Most of the financial instability associated with these failures has been confined to the crypto-asset ecosystem. However, the failure of FTX put severe pressure on Silvergate Bank and Signature Bank in late 2022, which both provided an array of banking services targeted at crypto-asset firms; these two banks suffered severe deposit withdrawals and closed or failed in 2023, contributing along with the failure of Silicon Valley Bank to the recent banking turmoil.
1 Final report of Shoba Pillay, examiner, Doc. No. 1956, entered January 31, 2023, for the United States Bankruptcy Court for the Southern District of New York, Case No. 22-10964 (MG), in re: Celsius Network LLC et al., debtors, pp. 126–127, available online.
2 Celsius paid an interest rate of 8.88% on USD Coin (USDC) in August 2021, according to its website. Voyager Digital paid 9% on USDC in August 2021, according to its website. BlockFi paid 7.5% on USDC in late July 2021 for the first 50,000 USDC and amounts above that level received 5%, according to its website. Gemini paid 7.4% on Gemini Dollar (GUSD) in August 2021, according to its website. Both USDC and GUSD are stablecoins. Finally, FTX offered high-interest accounts through Blockfolio, which it acquired in August 2020; FTX’s website advertised a flat 8% return “on all crypto and fiat you deposit” in August 2021.
3 Complaint, People of the State of New York v. Alex Mashinsky, Supreme Court of the State of New York, County of New York, received on January 5, 2023, by New York State Courts Electronic Filing (NYSCEF), Doc. No. 2, pp. 18–19, available online.
4 Details on Genesis’s loans to 3AC are from the declaration of A. Derar Islim in support of first day motions and applications in compliance with Local Rule 1007-2, Doc. No. 17, entered January 20, 2023, for the United States Bankruptcy Court for the Southern District of New York, Case No. 23-10063, in re: Genesis Global Holdco, LLC, et al., debtors, p. 9, available online. Details on BlockFi’s loan to 3AC are from the declaration of Mark A. Renzi in support of debtors’ Chapter 11 petitions and first-day motions, Doc. No. 17, entered November 28, 2022, for the United States Bankruptcy Court for the District of New Jersey, Case No. 22-19361-MBK, in re: BlockFi Inc. et al., p. 27, available online, and Sam Venis, 2022, “A leaked investor call revealed Morgan Creek’s bid for BlockFi. Here are four more big takeaways from the call,” The Block, June 29, available online. Details on Voyager Digital’s loans to 3AC are from the investigation report of the Special Committee of the board of directors of Voyager Digital, LLC, Doc. No. 1000-1, entered February 14, 2023, for the United States Bankruptcy Court for the Southern District of New York, Case No. 22-10943 (MEW), in re: Voyager Digital Holdings, Inc., et al., debtors, pp. 25, 35–36, available online. Details on Celsius’s loans to 3AC are from the first affidavit of Kyle Livingston Davies, exhibit KLD-1, entered June 2022, for the Eastern Caribbean Supreme Court in the High Court of Justice, Virgin Islands, Commercial Division, Case No. BVIHC (COM), in the matter of Three Arrows Capital, Ltd., and in the matter of sections 159(1) and 162(1)(a) and (b) of the Insolvency Act 2003, p. 13, available online.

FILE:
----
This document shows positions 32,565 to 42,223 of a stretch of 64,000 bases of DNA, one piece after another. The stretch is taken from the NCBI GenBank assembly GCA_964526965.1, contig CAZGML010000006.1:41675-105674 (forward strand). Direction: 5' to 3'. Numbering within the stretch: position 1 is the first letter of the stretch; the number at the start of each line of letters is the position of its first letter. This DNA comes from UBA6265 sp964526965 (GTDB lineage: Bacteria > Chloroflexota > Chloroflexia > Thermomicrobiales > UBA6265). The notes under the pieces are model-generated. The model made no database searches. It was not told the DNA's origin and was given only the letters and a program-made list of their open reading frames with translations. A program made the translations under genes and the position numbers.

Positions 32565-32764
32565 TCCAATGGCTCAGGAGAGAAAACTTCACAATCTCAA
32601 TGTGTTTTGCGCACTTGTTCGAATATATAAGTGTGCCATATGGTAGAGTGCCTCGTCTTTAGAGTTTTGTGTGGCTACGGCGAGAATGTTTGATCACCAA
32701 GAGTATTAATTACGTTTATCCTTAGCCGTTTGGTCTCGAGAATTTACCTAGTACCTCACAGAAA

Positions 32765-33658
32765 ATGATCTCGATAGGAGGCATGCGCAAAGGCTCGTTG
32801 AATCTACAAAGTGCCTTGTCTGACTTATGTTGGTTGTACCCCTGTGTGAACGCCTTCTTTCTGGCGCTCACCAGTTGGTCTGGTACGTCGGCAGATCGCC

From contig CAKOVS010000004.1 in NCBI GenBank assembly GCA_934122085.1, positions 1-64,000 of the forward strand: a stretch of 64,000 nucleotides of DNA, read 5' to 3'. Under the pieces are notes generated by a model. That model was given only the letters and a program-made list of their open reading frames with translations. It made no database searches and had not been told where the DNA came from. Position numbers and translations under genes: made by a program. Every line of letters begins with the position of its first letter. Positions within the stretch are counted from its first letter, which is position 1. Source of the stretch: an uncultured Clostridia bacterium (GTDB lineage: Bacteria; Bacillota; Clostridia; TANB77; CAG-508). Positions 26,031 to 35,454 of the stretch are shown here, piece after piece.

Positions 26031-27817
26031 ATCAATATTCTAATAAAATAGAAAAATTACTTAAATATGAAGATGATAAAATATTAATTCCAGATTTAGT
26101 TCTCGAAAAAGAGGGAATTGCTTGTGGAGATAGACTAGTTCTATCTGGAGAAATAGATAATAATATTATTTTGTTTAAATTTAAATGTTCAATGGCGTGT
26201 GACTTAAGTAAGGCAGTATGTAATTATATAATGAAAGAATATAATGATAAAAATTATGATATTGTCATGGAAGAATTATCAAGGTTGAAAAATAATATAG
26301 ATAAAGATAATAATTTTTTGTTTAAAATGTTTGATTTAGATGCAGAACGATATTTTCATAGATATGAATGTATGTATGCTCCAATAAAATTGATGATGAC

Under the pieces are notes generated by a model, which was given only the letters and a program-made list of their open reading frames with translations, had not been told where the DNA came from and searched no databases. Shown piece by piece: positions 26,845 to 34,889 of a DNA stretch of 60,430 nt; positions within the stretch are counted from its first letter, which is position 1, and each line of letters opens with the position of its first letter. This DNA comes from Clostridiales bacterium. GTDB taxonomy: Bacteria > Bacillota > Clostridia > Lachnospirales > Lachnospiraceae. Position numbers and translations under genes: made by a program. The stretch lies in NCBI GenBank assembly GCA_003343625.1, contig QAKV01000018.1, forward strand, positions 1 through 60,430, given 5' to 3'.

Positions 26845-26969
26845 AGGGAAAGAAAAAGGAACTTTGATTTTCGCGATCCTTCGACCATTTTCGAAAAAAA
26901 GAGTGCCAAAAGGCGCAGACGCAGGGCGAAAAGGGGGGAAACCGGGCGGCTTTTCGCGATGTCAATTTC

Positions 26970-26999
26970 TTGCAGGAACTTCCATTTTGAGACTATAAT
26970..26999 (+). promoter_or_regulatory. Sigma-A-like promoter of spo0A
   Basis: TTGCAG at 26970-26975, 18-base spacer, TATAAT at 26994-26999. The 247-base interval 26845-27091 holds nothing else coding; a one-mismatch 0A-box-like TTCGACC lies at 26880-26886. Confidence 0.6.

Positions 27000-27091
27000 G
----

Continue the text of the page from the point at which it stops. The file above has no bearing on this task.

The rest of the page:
5 See, e.g., an investigative report into Voyager Digital by unsecured creditors that focused entirely on the loans made to 3AC: the Official Committee of Unsecured Creditors’ investigative report concerning loans made to Three Arrows Capital, Doc. No. 1112-1, entered February 28, 2023, for the United States Bankruptcy Court for the Southern District of New York, Case No. 22-10943 (MEW), in re: Voyager Digital Holdings, Inc., et al., debtors, p. 23, available online.
6 See the declaration of A. Derar Islim for the Genesis bankruptcy case, p. 9 (further bibliographical details for this source appear in note 4).
7 See the declaration of Mark A. Renzi for the BlockFi bankruptcy case, pp. 21–23 (further bibliographical details for this source appear in note 4).
8 Declaration of Stephen Ehrlich, chief executive officer of the debtors, in support of Chapter 11 petitions and first day motions, Doc. No. 15, entered July 6, 2022, for the United States Bankruptcy Court for the Southern District of New York, Case No. 22-10943, in re: Voyager Digital Holdings, Inc., et al., debtors, p. 21, available online.
9 Rajkamal Iyer and Manju Puri, 2012, “Understanding bank runs: The importance of depositor-bank relationships and networks,” American Economic Review, Vol. 102, No. 4, June, pp. 1414–1445. Crossref
10 See complaint, People of the State of New York v. Alex Mashinsky, p. 21 (further bibliographical details for this source appear in note 3).
11 Samuel Bankman-Fried, 2022, Twitter post, November 10, 8:13 am, available online.
12 See the final report of examiner Pillay for the Celsius bankruptcy case, pp. 205–206, 291–294 (further bibliographical details for this source appear in note 1).